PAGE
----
Catherine Booth began to organize what became known as Food-for-the-Million Shops where the poor could buy hot soup and a three-course dinner for sixpence. On special occasions such as Christmas Day, she would cook over 300 dinners to be distributed to the poor of London.
By 1882 a survey of London discovered that on one weeknight, there were almost 17,000 worshipping with the Salvation Army, compared to 11,000 in ordinary churches. Even, Dr. William Thornton, the Archbishop of York, had to accept that the Salvation Army was reaching people that the Church of England had failed to have any impact on.
It was while working with the poor in London that Catherine found out about what was known as “sweated labour”. That is, women and children working long hours for low wages in very poor conditions. In the tenements of London, Catherine discovered red-eyed women hemming and stitching for eleven hours a day. These women were only paid 9d. a day, whereas men doing the same work in a factory were receiving over 3s. 6d. Catherine and fellow members of the Salvation Army attempted to shame employers into paying better wages. They also attempted to improve the working conditions of these women.
Catherine was particularly concerned about women making matches. Not only were these women only earning 1s. 4d. for a sixteen hour day, they were also risking their health when they dipped their match-heads in the yellow phosphorus supplied by manufacturers such as Bryant & May. A large number of these women suffered from ‘Phossy Jaw’ (necrosis of the bone) caused by the toxic fumes of the yellow phosphorus. The whole side of the face turned green and then black, discharging foul-smelling pus and finally death.
Women like Catherine Booth and Annie Beasant led a campaign against the use of yellow phosphorus. They pointed out that most other European countries produced matches tipped with harmless red phosphorus. Bryant & May responded that these matches were more expensive and that people would be unwilling to pay these higher prices.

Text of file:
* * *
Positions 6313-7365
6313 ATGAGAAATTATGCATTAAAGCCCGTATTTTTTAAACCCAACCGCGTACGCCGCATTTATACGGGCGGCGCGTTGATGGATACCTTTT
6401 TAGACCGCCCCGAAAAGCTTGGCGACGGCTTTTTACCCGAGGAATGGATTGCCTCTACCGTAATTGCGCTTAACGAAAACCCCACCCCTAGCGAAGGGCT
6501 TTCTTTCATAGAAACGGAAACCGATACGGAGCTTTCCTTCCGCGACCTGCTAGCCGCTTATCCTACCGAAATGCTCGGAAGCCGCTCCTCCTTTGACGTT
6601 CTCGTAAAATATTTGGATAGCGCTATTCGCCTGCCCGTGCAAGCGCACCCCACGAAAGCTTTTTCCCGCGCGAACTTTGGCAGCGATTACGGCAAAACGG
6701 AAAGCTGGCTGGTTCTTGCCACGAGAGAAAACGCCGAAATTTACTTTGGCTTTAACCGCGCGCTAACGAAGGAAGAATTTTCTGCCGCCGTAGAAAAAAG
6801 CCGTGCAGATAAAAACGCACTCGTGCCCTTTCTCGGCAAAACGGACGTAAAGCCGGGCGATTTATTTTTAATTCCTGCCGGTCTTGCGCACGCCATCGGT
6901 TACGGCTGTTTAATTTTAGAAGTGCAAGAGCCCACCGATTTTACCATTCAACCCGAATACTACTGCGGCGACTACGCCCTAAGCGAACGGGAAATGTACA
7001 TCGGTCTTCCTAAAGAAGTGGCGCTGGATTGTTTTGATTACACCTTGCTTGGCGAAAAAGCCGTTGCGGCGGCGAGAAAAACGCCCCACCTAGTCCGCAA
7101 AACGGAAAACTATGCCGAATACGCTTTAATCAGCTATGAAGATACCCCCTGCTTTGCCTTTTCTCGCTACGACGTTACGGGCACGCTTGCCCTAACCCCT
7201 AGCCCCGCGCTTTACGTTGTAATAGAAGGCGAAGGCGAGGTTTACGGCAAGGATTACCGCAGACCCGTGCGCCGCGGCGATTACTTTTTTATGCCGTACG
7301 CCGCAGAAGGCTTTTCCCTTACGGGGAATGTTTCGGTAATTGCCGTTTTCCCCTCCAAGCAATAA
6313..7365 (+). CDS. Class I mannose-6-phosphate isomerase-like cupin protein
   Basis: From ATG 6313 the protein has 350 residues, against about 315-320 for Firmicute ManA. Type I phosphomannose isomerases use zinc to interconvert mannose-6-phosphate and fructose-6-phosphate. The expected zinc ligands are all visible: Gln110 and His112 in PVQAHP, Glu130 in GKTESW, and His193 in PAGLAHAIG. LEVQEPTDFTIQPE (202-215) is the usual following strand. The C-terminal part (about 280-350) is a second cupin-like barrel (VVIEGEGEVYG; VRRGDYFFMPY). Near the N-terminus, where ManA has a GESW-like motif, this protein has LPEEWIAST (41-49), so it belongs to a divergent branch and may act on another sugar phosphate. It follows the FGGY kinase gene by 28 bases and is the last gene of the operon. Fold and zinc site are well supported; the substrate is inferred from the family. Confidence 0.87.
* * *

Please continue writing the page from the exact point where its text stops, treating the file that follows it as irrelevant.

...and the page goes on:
Catherine Booth died of cancer in October 1890. The campaigns that were started by Catherine were not abandoned. William Booth decided he would force companies to abandon the use of yellow phosphorus. In 1891 the Salvation Army opened its own match-factory in Old Ford, East London. Only using harmless red phosphorus, the workers were soon producing six million boxes a year. Whereas Bryant & May paid their workers just over twopence a gross, the Salvation Army paid their employees twice this amount.
William Booth organised conducted tours of MPs and journalists round this ‘model’ factory. He also took them to the homes of those “sweated workers” who were working eleven and twelve hours a day producing matches for companies like Bryant & May. The bad publicity that the company received forced the company to reconsider its actions. In 1901, Gilbert Bartholomew, managing director of Bryant & May, announced it had stopped used yellow phosphorus.
Catherine Booth and William Booth had eight children, all of whom were active in theSalvation Army. William Bramwell Booth (1856-1929) was chief of staff from 1880 and succeeded his father as general in 1912. Catherine’s second son, Ballington Booth (1857-1940), was commander of the army in Australia (1883-1885) and the USA (1887-1896). One of her daughters, Evangeline Cora Booth (1865-1950) was elected General of the Salvation Army in 1934.